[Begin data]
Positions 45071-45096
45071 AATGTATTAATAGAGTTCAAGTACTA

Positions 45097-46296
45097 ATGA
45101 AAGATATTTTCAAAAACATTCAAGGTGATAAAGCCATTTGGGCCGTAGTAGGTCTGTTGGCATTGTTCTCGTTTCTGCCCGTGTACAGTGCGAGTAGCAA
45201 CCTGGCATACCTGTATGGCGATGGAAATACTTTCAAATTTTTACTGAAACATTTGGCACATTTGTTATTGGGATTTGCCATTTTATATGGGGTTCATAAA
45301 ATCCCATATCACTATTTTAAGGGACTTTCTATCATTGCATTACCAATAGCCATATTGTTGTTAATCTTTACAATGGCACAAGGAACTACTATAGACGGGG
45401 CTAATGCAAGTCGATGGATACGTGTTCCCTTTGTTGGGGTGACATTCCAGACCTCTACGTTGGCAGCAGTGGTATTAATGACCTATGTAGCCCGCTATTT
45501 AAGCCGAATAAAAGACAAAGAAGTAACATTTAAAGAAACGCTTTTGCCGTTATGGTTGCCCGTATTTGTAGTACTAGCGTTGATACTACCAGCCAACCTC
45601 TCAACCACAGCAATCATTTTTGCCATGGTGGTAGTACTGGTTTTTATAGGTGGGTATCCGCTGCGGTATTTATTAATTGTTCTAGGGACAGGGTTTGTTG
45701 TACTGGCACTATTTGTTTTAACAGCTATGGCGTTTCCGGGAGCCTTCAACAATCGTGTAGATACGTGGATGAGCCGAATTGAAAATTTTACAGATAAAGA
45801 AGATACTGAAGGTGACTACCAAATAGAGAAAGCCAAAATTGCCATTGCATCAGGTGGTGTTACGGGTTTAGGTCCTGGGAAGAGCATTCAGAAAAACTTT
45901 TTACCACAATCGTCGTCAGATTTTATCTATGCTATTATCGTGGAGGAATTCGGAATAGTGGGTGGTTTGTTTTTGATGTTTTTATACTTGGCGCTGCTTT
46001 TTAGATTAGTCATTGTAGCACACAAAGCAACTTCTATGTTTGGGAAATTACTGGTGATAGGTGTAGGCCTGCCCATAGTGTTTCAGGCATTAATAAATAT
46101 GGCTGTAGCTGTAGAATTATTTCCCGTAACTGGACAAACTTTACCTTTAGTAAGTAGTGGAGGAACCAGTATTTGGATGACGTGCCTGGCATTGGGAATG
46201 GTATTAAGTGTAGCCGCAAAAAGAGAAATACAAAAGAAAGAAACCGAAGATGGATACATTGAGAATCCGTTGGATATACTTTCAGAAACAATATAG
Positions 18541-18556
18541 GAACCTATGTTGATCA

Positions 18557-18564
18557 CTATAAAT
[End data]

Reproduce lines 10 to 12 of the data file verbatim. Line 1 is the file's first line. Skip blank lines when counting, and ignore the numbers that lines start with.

45601 TCAACCACAGCAATCATTTTTGCCATGGTGGTAGTACTGGTTTTTATAGGTGGGTATCCGCTGCGGTATTTATTAATTGTTCTAGGGACAGGGTTTGTTG
45701 TACTGGCACTATTTGTTTTAACAGCTATGGCGTTTCCGGGAGCCTTCAACAATCGTGTAGATACGTGGATGAGCCGAATTGAAAATTTTACAGATAAAGA
45801 AGATACTGAAGGTGACTACCAAATAGAGAAAGCCAAAATTGCCATTGCATCAGGTGGTGTTACGGGTTTAGGTCCTGGGAAGAGCATTCAGAAAAACTTT